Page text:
Main Street is skittish about the incoming Biden administration, with 55% of small business owners saying they expect Joe Biden’s presidency to be bad for small businesses, versus 34% who expect it to be good for small businesses.
More small business owners now than at any previous point in the last three years anticipate negative effects for their businesses as a result of changes to government regulations, tax policy, and immigration policy in the coming 12 months. In this latest quarterly CNBC|SurveyMonkey Small Business Confidence Survey, 49% of small business owners said they expect negative effects due to government regulations, 53% said they expect negative effects due to changes in tax policy, and 25% say they expect negative effects due to immigration policy.
This quarter, the CNBC|SurveyMonkey Small Business Confidence Index dropped to a score of 48 out of a possible 100, a new low since the quarterly tracking survey began in 2017. This setback for small business confidence coincides with a post-election shift in overall consumer confidence, with Republicans’ outlooks souring following Joe Biden’s defeat of Donald Trump in the presidential election. A higher proportion of small business owners are Republicans relative to the numbers among the general population.
This downward turn in policy expectations comes despite the fact that small business owners’ hiring and revenue projects remain stable from the third quarter of this year, and their assessments of current business conditions have ticked up again after plunging in Q2. Just 18% of small business owners now say current business conditions are bad, down from 23% last quarter and 40% in the second quarter of this year. Meanwhile, 39% now say current conditions are good, a slight tick up from 36% last month but still down from the 56% high mark from the first quarter of this year.
Nearly a quarter of small business owners (23%) say they expect their staff of full-time employees to increase in the next 12 months, almost unchanged from last quarter’s 25%; 15% expect their headcount to further decrease, unchanged from last quarter.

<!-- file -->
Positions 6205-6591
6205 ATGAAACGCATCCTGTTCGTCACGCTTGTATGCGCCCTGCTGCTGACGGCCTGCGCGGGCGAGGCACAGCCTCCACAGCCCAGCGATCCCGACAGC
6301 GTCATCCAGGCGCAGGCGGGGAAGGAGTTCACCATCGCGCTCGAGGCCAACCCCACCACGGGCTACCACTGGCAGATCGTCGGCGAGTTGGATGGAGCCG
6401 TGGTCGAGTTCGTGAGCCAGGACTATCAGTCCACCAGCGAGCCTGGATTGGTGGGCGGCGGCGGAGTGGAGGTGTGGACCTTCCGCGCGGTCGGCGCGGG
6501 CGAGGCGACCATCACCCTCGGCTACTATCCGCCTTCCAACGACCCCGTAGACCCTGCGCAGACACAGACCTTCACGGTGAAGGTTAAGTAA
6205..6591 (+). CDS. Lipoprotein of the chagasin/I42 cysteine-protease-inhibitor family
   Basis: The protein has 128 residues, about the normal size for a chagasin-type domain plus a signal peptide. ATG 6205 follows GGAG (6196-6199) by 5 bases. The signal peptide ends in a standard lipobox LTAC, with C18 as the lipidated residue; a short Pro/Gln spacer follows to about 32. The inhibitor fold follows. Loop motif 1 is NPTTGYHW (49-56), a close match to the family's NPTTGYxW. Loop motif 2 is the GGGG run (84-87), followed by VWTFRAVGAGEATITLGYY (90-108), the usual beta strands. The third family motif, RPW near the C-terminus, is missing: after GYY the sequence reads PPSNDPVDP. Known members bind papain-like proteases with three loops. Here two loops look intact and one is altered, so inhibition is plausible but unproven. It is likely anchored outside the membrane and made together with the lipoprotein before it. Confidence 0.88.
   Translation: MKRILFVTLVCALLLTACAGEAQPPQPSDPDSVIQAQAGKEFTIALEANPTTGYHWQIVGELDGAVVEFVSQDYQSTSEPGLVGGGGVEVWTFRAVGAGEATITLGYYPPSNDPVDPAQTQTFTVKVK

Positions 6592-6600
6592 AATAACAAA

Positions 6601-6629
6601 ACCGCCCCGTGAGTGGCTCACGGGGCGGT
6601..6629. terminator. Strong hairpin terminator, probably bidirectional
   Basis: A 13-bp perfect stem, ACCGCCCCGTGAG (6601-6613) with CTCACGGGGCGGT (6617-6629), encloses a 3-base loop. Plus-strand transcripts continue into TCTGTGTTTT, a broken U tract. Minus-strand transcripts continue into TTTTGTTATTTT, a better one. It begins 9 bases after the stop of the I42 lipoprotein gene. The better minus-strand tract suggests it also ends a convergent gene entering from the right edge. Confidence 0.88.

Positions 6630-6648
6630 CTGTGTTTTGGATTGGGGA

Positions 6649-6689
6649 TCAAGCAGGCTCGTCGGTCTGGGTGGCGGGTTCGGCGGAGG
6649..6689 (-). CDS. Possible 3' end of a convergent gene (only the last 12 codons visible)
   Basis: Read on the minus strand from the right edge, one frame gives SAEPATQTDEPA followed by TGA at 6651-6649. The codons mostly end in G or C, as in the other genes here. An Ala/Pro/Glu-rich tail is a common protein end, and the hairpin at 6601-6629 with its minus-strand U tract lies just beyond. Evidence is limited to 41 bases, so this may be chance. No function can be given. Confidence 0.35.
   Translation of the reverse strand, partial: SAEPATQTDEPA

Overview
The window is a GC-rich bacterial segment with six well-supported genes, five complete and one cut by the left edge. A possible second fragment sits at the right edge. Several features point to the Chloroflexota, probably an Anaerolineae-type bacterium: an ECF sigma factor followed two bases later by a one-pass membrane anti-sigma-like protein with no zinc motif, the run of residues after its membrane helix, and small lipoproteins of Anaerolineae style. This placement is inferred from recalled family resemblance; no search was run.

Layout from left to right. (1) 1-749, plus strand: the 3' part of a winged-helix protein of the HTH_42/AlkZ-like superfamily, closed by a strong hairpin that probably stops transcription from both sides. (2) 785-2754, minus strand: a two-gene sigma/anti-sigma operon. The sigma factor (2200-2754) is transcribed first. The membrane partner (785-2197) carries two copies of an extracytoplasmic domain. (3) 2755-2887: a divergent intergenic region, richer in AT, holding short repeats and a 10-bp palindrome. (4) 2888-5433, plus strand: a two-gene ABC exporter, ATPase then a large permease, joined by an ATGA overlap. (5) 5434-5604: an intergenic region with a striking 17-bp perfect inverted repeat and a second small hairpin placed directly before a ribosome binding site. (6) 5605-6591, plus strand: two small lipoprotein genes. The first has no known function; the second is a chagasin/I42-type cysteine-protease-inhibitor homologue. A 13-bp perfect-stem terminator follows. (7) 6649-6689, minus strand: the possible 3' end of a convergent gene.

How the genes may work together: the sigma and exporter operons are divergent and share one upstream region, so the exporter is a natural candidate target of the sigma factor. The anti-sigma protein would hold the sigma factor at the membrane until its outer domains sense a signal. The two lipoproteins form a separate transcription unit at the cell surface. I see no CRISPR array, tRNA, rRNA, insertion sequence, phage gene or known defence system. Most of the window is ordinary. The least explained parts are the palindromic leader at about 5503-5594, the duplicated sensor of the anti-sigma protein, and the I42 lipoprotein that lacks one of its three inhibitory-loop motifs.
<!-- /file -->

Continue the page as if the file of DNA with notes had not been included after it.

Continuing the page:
Revenue expectations are also steady: 45% of small business owners say they expect their revenue to increase in the next 12 months (was 46% in Q3), while 31% expect it to stay the same (was 33% in Q3) and 23% expect it to decrease (was 20% in Q3).
Green shoots since Q3
Despite this reported steadiness, there are signs that things are improving for small business owners quarter-over-quarter.
Nearly four in 10 (38%) say their business’s revenue has increased in the past three months, up from just 25% who said so last quarter; correspondingly, the number of small business owners who say revenue has decreased fell from 51% to 36% in the same time period.
Demand is up slightly, too, with 41% now saying demand for their business’s core products or services has increased, up from 35% in July.
These improved results don’t yet extend to hiring. This quarter, 11% of small business owners say their headcount has grown in the past three months, essentially unchanged from 9% last quarter. Slightly fewer small business owners now than in the third quarter say that their headcount has decreased in the last three months (18% vs. 25%), perhaps indicating that the coronavirus-related layoffs have leveled off.
Two-thirds of small business owners (67%) say they can continue operating their business under current conditions for the next year or more, also nearly unchanged from last quarter’s (64%).
A large majority of small business owners (68%), continue to say the coronavirus outbreak is likely to have permanent effects on the way they run their business—essentially unchanged from 69% in Q3 and 71% in Q2.
Huge support for coronavirus stimulus package
Small business owners express overwhelming support, by an 83% to 15% margin, for the passage of a new economic stimulus package to help individuals and businesses impacted by the COVID-19 pandemic. From sole proprietorships to C corporations, and among firms of all sizes, support for such a plan is high across the board, never falling below three-in four small business owners of any particular subgroup in support.
The most popular form of stimulus on Main Street is the simplest: direct payments to individuals, which gets the support of fully half of small business owners. Rent and mortgage relief (42%), extension of the Paycheck Protection Program (41%), funding for COVID-19 testing and contact tracing (36%), funding for education and child care (33%), reinstatement of the $600 per week expanded unemployment benefits (28%), and relief for state and local governments (27%) all receive substantial support as well.
Among the general public, support for a new stimulus pack is similarly high: 89% of non-small business owners nationwide support a new economic stimulus, with 84% of Republicans, 90% of independents, and 96% of Democrats all expressing support.
The one proposal that receives more support among small business owners than among the general public is the extension/expansion of the Paycheck Protection Program, which provided funding to businesses in order to maintain their payrolls despite business closures and general drop in demand earlier this year. Hiring and retaining workers is always a challenge for small business owners, but it has been especially so in the pandemic.
Much like in the second and third quarters of this year, 11% of small business owners say they’ve had to furlough employees as a result of the COVID-19 outbreak, and a similar 12% have been forced to do layoffs. Of those who have furloughed or laid off staff members, just 22% now say they’ve hired all of them back and 35% have hired some back. These job losses are exactly the problem that the PPP had intended to solve, but it expired at the end of July.
Read more about our polling methodology here.
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